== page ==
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New Hampshire became the 19th state to legalize medical marijuana on Tuesday, with a new law which allows those with chronic or terminal illnesses to have access to therapeutic pot.
Gov. Maggie Hassan signed the medical marijuana bill into law, quelling conservative concerns by explaining that "this legislation ensures that we approach this policy in the in the right way with measures to prevent abuse," reports The Huffington Post.
As medicinal marijuana slowly edges toward legalization in many states, what does New Hampshire's law offer its citizens?
By signing HB 573 into law on Tuesday, Gov. Hassan fulfilled her campaign promise by legalizing medical marijuana in New Hampshire to "provide relief to patients through ... compassionate and right policy," reports The Associated Press.
An analyst for the Marijuana Policy Project called the legislation "long overdue." But its passage is a great comfort to those who are suffering from terminal and chronic illnesses who now have "reliable access to medical marijuana," he said in a statement.
Still, others in the Granite State were not as pleased, especially veterans who were crestfallen that post-traumatic stress disorder or PTSD was removed from the list of qualifying medical conditions, reports Nashua, New Hampshire's The Telegraph. That was one of many strict compromises that allowed this bill to finally pass.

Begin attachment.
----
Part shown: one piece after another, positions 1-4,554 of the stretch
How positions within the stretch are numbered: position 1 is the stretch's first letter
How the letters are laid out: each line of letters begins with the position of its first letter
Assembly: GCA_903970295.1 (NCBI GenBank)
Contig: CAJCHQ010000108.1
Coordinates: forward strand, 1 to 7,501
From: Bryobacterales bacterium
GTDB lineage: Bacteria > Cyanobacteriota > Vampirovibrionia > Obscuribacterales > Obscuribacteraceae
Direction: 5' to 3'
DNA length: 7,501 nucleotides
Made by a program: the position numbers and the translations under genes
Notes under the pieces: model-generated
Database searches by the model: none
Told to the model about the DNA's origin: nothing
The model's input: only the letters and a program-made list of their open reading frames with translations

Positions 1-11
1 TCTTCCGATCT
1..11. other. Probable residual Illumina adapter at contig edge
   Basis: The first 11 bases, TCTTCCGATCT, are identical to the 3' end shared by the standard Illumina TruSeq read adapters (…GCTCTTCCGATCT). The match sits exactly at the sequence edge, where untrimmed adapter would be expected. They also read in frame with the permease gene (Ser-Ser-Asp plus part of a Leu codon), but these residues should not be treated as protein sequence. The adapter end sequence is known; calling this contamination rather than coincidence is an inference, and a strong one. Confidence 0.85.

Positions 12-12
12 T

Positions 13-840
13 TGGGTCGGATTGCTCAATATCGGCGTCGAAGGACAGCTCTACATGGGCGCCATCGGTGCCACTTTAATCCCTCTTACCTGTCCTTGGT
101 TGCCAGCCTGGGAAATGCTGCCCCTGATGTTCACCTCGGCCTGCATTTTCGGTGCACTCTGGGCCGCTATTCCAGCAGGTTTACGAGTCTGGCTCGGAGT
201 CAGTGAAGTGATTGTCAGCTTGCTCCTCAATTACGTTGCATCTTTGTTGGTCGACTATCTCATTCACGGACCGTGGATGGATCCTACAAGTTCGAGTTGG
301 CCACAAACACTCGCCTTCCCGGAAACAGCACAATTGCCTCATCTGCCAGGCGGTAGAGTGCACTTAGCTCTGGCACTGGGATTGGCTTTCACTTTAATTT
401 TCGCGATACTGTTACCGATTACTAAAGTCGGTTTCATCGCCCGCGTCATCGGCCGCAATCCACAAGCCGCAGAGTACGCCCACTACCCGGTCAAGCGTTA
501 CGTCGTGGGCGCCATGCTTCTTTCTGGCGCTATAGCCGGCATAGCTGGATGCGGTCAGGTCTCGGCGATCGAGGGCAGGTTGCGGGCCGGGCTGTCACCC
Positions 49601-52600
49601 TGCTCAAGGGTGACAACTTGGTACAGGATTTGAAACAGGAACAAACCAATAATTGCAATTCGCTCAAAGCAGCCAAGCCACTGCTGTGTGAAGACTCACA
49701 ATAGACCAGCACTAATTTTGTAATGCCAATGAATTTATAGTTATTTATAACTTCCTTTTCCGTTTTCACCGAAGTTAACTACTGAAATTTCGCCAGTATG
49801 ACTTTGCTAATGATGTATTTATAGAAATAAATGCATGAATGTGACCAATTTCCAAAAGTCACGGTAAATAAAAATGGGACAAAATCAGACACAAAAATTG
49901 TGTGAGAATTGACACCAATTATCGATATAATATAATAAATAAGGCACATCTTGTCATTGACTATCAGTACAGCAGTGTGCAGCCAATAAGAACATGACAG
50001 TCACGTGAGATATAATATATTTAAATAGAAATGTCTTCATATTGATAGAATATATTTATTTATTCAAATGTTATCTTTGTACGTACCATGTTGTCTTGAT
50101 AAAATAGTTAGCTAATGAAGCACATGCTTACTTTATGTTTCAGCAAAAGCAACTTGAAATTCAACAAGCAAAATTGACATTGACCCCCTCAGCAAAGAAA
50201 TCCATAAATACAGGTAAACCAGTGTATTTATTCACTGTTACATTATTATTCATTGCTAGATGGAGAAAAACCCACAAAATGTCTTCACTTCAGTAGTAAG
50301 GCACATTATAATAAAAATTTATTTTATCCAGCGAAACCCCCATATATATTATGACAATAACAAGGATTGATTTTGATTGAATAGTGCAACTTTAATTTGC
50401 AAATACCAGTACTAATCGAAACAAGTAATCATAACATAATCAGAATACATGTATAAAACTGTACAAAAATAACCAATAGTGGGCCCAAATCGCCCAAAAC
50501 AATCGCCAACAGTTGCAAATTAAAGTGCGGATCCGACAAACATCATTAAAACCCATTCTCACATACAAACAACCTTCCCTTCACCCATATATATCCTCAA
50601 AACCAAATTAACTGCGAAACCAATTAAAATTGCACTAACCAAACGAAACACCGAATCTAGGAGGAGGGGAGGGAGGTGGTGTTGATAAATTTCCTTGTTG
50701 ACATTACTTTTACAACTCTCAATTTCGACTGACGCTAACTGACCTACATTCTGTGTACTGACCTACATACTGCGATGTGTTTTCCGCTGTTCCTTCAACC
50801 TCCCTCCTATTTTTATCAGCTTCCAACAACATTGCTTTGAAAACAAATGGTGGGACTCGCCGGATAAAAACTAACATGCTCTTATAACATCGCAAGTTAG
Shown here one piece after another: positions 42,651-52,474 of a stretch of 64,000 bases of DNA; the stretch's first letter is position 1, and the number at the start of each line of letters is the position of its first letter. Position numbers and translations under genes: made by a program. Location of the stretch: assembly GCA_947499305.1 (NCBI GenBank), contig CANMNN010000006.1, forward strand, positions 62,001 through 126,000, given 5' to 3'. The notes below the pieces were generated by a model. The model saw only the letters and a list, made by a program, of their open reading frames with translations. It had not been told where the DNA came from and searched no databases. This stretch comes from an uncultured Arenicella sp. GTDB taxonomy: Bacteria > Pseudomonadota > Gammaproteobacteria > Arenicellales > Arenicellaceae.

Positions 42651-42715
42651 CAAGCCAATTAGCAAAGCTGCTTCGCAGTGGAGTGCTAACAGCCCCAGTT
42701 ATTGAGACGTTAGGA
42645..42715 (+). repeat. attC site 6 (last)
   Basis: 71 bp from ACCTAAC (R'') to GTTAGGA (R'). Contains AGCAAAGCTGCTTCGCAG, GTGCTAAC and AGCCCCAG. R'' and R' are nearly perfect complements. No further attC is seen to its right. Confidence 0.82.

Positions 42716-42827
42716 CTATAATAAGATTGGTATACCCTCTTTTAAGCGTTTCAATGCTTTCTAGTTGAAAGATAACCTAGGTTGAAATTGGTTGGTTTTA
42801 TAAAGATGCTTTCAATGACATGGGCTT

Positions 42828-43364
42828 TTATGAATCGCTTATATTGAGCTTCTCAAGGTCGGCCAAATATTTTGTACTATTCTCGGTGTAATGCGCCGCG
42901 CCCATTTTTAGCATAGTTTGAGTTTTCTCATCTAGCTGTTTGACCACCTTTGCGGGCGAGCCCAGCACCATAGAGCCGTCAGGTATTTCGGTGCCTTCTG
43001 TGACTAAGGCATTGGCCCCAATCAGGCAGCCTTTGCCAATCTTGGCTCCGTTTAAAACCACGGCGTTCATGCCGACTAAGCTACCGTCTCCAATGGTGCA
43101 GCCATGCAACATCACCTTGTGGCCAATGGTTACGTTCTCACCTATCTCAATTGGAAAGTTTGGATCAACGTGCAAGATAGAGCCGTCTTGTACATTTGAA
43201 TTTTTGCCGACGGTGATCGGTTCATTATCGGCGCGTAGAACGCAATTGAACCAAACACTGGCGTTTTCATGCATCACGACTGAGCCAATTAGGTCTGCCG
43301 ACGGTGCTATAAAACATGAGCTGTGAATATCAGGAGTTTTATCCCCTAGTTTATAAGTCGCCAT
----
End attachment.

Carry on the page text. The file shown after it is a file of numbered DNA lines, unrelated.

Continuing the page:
Although PTSD sufferers will not have access to medical marijuana in New Hampshire, the new law covers "qualifying medical conditions" such as:
The law allows qualified each qualifying patient up to two ounces of "usable cannabis" (no seeds, stalks, and roots), which is the same quantity that similar medical cannabis laws in Colorado, New Jersey, Vermont, and Washington, D.C., provide.
New Hampshire, similar to D.C., does not allow eligible patients to cultivate any marijuana plants in their homes. They must obtain the drug from a licensed medical marijuana provider or cultivation center.
While the bill was signed into law Tuesday, licensed medical marijuana dispensaries and New Hampshire's special patient identifying cards may take up to two years to be implemented, reports the AP. So it may be a while before suffering patients get real access to medical marijuana.
New Hampshire may also see local ordinances that ban cannabis dispensaries, as has happened in California and elsewhere. Qualifying patients in those localities may have to travel to a participating municipality in order to receive their legal medicinal pot.
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